Think of Nyx's first-of-its-kind competition like the American Idol for aspiring makeup artists: People "audition" by submitting beauty videos for consideration, which are then selected by a panel of judges. The only way finalists advance is with the public's votes — all with the endgame of winning Beauty Vlogger Of The Year. "We saw every day people creating this amazing content online and doing incredible makeup artistry," says Sarah El-Annan, the brand's AVP for integrated marketing and PR. "The FACE Awards became a platform to celebrate them."

In 2011, there were 200 people at the inaugural show in Pasadena, but in the years that followed, the awards have helped catapult talent like Patrick Starrr and Madeyewlook (both of whom returned this past year to host and guest-judge) into social media superstardom. "We really wanted to give back to the community that has been so dedicated to us, so loyal to us, and help them grow their careers and followings," El-Annan says. "That's what FACE has always been about."
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Six years later, and the FACE Awards have grown globally — spanning a whopping 43 countries, says El-Annan. "We went from [an attendance of] 200 people to 6,000 people this year, with hundreds of thousands of people who are watching it on the livestream, which is an incredible amount of growth," she says. "The competition is insane, too — this year there were 16,000 videos submitted."

The fact that people lined up outside and filled every seat in this year's venue means it'll only grow from here. The proof of its impact: 2017 winner Jessica Kalil bumped her Instagram following by 10,000 just days after taking home the trophy.
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2012: Leading The Lipstick Category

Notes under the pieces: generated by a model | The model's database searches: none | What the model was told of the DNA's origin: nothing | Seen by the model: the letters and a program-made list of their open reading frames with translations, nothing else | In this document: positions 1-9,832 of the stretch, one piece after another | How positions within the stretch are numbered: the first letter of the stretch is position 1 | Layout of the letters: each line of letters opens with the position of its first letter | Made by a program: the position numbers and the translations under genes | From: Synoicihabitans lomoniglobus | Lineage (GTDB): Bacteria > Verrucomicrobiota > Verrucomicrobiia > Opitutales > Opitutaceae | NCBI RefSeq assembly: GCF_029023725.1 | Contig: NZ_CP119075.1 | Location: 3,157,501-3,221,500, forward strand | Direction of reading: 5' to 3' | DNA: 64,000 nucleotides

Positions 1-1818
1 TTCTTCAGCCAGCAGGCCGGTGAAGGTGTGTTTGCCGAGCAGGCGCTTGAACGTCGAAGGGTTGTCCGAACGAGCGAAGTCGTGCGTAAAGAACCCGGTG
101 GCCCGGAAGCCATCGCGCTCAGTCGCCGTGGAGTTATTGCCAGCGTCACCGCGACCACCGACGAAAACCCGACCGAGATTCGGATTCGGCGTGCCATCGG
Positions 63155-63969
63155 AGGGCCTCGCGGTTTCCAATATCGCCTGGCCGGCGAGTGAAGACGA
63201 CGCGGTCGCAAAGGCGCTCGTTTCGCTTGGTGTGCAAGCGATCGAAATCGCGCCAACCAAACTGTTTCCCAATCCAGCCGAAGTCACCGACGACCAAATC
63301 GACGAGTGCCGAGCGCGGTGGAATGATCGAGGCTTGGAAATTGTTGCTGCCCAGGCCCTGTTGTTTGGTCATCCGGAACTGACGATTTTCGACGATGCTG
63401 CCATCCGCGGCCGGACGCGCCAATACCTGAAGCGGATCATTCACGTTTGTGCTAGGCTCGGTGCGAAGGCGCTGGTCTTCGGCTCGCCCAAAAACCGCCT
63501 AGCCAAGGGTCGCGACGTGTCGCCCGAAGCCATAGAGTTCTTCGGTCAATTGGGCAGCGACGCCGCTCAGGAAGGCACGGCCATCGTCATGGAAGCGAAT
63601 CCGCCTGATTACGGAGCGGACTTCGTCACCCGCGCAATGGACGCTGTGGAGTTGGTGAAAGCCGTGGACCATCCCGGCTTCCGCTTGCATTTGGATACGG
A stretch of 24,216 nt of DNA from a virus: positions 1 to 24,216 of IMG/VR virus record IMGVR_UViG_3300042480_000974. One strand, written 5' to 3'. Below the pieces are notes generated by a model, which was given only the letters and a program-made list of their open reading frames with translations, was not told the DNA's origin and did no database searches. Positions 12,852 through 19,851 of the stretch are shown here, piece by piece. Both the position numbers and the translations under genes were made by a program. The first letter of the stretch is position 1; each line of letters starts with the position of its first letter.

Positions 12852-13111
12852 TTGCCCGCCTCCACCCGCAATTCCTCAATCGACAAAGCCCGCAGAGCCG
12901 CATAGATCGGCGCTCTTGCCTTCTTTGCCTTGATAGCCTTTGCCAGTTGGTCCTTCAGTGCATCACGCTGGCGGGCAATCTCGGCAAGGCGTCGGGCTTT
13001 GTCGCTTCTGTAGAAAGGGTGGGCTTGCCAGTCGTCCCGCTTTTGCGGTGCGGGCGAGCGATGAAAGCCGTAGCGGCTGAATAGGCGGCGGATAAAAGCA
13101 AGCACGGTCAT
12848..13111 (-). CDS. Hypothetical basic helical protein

You couldn't ask a social media star at a cocktail party what lip stains they swear by without hearing Nyx's name at least once. The brand has become synonymous with the lip color category, making its mark with its Soft Matte Lip Cream. It's so popular, in fact, that one tube sells every four seconds, the brand reports.

Nyx Soft Matte Lip Cream, $6.50, available at Nyx Cosmetics.
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2014: Going Global

Ko sold the company to beauty giant L'Oréal for $500 million (!), which made getting products in people's hands outside of the U.S. easier. "That really allowed us to internationalize the brand," Kristo says. "At the time, we knew that Nyx was quite well known around the world, but not well distributed. Even in countries where we weren't distributed, Nyx was one of the top searched brands online, because social media has no borders. Now, because we have our teams on the ground, around the world, we can bring the brand to fans faster."
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2015: Setting Up Shop

As a way to bring its 2,000 product range to fans offline, Nyx opened its very first brick-and-mortar beauty store in Santa Anita, California — with a digital twist. "Social media is at the heart of the store," Kristo says. "You can come in and learn how to do your makeup through YouTube tutorials, you can search reviews through a product hashtag. You'll always see influencers there interpreting the looks. We have a lot of digital features, so it really reflects our brand."

Today, Nyx has more than 150 stores worldwide, with 35 here in the U.S. — and growing. (You can find a location near you by clicking here.)
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2017: The Future

Diversity is more important than ever, especially in the beauty space, which is why Nyx is making it a point to ensure everyone is covered. "We launch hundreds of products every year, and are very careful that all of them come in a wide range of shades," Kristo says. Take its Total Control Drop Foundation, for example, which comes in a whopping 24 shades for every skin color, undertone, coverage preference — the works.

So what's ahead for the drugstore staple? "Even more personalization, colors, customization," Kristo says. "Next month we're launching a brand-new mobile app with a sophisticated loyalty program." More information to be announced on that front — but if there's anything the brand can sell, it's loyalty.

Nyx Total Control Drop Foundation, $14, available at Nyx Cosmetics.